BEVERLY HILLS, July 18, (THEWILL) – The Economic and Financial Crimes Commission (EFCC) has re-arraigned former Abia State Governor Orji Uzor Kalu for allegedly laundering N7.65billion state funds.
EFCC said Kalu, whist being governor between 2001 and September 2006, procured Slok Nigeria Ltd, a company owned by him and members of his family, to retain N7.2billion in its Inland Bank Plc account, on his behalf.
Kalu was accused of collaborating with Udeh Jones Udeogu Slok Nigeria and Emeka Abone (at large) “in concealing the genuine origin of an aggregate sum of N7, 197,871,208.70.
The commission said the money “formed part of the funds illegally derived from the treasury of Abia State government and which was converted into several bank drafts before they were paid into the said company’s account”.
The alleged offence violates Section 17(c) of the Money Laundering (Prohibition) Act, 2004, and was liable to be punished under Section 16.
Beside the N7.2billion, the defendants were also accused of receiving N460million allegedly stolen from the Abia State Government treasury between July and December 2002.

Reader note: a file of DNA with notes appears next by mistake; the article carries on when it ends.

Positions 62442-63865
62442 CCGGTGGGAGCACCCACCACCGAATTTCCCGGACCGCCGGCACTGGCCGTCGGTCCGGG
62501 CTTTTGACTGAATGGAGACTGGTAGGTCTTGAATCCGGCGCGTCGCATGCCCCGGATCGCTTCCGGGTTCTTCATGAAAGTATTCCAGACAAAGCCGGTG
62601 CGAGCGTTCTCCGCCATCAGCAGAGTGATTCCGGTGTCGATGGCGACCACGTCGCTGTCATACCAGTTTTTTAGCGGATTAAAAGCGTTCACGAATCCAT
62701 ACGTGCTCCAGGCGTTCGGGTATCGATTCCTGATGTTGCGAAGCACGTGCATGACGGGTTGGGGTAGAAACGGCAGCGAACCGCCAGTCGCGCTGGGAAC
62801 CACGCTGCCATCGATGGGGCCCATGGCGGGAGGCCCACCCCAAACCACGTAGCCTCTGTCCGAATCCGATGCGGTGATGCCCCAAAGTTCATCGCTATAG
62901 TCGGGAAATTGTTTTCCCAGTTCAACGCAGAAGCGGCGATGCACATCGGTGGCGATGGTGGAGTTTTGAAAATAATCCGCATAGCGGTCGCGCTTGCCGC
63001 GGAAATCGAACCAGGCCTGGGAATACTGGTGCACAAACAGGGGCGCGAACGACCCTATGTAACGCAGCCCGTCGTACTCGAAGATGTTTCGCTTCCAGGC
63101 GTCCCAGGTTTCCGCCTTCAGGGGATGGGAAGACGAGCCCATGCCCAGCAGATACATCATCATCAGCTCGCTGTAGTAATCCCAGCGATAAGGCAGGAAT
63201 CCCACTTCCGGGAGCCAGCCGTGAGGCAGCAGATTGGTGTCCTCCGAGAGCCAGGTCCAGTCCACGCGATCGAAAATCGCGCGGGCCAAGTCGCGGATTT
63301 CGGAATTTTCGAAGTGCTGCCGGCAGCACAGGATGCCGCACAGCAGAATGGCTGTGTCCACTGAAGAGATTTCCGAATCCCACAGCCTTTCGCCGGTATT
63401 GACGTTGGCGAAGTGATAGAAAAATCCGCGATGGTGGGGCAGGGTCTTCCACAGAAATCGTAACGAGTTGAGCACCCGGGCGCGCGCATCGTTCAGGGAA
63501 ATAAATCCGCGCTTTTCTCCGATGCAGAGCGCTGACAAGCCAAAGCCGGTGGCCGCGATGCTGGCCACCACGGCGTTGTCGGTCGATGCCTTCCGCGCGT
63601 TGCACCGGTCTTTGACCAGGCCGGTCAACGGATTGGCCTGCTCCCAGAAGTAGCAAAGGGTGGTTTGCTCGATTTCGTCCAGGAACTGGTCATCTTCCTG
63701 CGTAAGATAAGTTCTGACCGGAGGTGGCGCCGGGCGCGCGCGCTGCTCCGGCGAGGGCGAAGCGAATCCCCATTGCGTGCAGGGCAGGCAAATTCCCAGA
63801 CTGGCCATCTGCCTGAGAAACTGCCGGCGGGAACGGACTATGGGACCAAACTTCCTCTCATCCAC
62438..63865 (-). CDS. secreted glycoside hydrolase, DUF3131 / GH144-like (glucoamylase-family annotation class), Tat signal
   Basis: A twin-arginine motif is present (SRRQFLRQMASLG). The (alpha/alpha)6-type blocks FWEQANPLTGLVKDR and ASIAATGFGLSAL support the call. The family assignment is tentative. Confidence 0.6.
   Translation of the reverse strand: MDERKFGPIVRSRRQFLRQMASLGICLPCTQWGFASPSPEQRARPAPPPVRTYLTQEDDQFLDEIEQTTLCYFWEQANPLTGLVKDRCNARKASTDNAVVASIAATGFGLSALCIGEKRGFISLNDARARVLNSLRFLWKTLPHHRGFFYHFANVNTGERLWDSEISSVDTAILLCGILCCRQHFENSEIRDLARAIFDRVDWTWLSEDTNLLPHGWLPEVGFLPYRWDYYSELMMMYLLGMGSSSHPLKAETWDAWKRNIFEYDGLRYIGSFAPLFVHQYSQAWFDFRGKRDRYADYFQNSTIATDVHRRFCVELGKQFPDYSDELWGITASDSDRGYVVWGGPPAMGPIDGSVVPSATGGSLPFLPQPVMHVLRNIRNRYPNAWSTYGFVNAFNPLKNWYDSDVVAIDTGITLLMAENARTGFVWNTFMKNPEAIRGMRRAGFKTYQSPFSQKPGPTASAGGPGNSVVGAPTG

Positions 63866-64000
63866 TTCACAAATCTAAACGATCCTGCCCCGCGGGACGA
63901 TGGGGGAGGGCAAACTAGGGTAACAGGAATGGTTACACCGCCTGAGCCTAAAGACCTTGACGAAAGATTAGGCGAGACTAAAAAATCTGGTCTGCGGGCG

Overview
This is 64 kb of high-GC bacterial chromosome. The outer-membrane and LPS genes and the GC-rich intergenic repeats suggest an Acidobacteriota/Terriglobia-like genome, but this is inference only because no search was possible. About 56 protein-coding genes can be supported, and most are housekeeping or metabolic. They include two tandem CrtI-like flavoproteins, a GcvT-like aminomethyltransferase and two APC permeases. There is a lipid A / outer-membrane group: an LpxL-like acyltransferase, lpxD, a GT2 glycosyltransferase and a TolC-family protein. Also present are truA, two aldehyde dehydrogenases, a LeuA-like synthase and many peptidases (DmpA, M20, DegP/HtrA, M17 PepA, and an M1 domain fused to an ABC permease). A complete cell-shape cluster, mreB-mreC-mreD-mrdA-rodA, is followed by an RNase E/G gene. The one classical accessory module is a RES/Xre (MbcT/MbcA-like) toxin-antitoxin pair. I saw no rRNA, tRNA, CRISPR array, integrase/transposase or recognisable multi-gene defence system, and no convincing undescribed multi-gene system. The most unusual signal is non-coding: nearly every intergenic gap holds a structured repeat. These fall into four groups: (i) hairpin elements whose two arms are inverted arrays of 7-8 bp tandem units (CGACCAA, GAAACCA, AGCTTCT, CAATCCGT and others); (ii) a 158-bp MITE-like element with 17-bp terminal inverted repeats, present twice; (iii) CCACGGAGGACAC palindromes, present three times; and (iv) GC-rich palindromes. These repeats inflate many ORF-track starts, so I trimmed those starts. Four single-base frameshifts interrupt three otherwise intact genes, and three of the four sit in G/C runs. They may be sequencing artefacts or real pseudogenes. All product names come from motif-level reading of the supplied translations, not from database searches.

EFCC said they breached Section 427 of the Criminal Code Act, Cap 77, Laws of the Federation of Nigeria, 1990.
Kalu and Udeogu, a former Director of Finance in Abia State Government House, pleaded not guilty to the charge before Justice Mohammed Idris of the Federal High Court in Lagos.
Udeogu, Slok Nigeria, Abone and Michael Udo, also at large, were accused of collaborating with Kalu to conceal the “genuine origin” of allegedly stolen funds.
THEWILL recalls that they were initially arraigned on a 34-count charge to which five fresh counts were added.
Prosecuting counsel Rotimi Jacobs (SAN) said the amendment was needed because of new evidence provided by the 19 witnesses who testified in the trial. He said he would not call additional witnesses despite the amendment having closed the prosecution’s case on May 11.
Defence counsel Gordy Uche, Solo Akuma and K.C. Nwofor, all Senior Advocates of Nigeria, said they had pending no-case submissions, and that they needed time to respond to EFCC’s written address opposing their applications.
Justice Idris, who was elevated to the Court of Appeal but was permitted to conclude the case, allowed the defendants to continue on the bail granted them 11 years ago when they were first arraigned and adjourned until July 25.